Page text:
Social networks should report suspicious users, says spy boss
MI5 director general calls for updated surveillance powers
The head of MI5 has called on social networks to do more to report suspicious users on their networks.
In a live interview on Radio 4's Today programme, the first by a serving British security chief, Andrew Parker said that more online surveillance powers were required by spooks and added that terrorists posed a greatest threat to the public in more than 30 years.
Parker said that Islamic State was regularly using social networks to recruit members and plan attacks, adding that Facebook, Twitter and other platforms had a responsibility to report terrorist and other criminal activities to law enforcement agencies.
He said the programme that some of the social media companies "operate arrangements for their own purposes under their codes of practice, which cause them to close accounts sometimes because of what is carried".
"There is then a question about why not come forward?' If there is something that concerns terrorism, or child sex exploitation or concerns some other appalling area of crime, why would the company not come forward? That was the question the ISC was raising."
In a statement published after the interview, Parker said that MI5 was "being stretched by a growing threat from terrorism, and from Syria in particular, combined with the constant challenge of technological change.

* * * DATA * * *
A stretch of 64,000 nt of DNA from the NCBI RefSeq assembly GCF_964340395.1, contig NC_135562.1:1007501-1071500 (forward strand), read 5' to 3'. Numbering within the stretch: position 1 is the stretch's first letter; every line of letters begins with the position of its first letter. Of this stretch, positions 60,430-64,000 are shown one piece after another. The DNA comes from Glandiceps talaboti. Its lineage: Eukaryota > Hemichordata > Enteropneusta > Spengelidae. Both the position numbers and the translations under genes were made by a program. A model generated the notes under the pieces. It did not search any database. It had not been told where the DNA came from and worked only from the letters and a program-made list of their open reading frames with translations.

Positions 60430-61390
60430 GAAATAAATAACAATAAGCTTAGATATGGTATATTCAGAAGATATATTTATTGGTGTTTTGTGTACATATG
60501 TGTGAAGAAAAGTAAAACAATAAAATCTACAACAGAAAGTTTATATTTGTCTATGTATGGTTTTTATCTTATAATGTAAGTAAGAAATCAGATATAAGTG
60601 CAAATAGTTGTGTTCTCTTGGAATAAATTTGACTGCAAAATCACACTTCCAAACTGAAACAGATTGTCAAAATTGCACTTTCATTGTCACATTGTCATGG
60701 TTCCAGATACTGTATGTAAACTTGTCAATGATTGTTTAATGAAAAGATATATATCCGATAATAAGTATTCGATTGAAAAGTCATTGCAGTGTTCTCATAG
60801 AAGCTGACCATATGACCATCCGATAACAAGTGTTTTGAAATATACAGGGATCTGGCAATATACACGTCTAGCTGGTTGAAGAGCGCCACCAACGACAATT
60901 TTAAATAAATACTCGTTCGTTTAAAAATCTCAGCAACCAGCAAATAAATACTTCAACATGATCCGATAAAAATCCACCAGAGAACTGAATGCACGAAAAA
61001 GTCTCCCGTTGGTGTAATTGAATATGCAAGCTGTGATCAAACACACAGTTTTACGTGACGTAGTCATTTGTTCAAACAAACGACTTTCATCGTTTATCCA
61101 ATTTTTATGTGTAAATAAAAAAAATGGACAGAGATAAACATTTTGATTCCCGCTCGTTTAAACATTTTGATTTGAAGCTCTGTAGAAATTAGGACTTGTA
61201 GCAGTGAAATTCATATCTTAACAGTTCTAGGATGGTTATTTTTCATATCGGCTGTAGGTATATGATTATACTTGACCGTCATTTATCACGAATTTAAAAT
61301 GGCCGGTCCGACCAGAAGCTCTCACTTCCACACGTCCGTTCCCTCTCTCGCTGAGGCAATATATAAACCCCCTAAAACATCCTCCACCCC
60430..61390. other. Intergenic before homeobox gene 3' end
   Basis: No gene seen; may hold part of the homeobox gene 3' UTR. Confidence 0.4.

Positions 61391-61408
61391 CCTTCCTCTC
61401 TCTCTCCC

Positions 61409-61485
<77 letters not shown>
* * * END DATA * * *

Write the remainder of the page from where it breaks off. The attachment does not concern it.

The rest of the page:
"The way we work these days has changed as technology has advanced. Our success depends on us and our partner agencies having sufficient up-to-date capabilities, used within a clear framework of law against those who threaten this country."
The spy chief also warned over online encryption and said that advances in technology would cause terror suspects to "go dark".
"I welcome government's intent to update the legal framework accordingly and to make our powers more transparent. Keeping our laws up to date in this area can only be a good thing in a free, democratic country the very thing MI5 exists to protect. We need to be able to operate in secret if we are to succeed against those who mean the UK harm. But the capabilities we use can be described more fully in law.
"We take our legal and ethical duty to use these powers proportionately extremely seriously. We never use them for the sake of it and do not trawl at will through people's private lives."
UK internet body ISPA responded to the interview in a statement saying that it believes law enforcement should have reasonable access to communications data as long as the governing legislation has appropriate safeguards, oversight arrangements and does not damage inward investment and the UK's position as a leading place to do business online.
"ISPA calls on the Home Office to follow the advice of Parliament and consult with industry and the wider Internet community on the Investigatory Powers Bill," said Nicholas Lansman, ISPA Secretary General.
"It is important to get the balance right between privacy, security, maintaining user trust and the cost to industry as key issues such as retaining third party data, judicial oversight and data hosted abroad are discussed."
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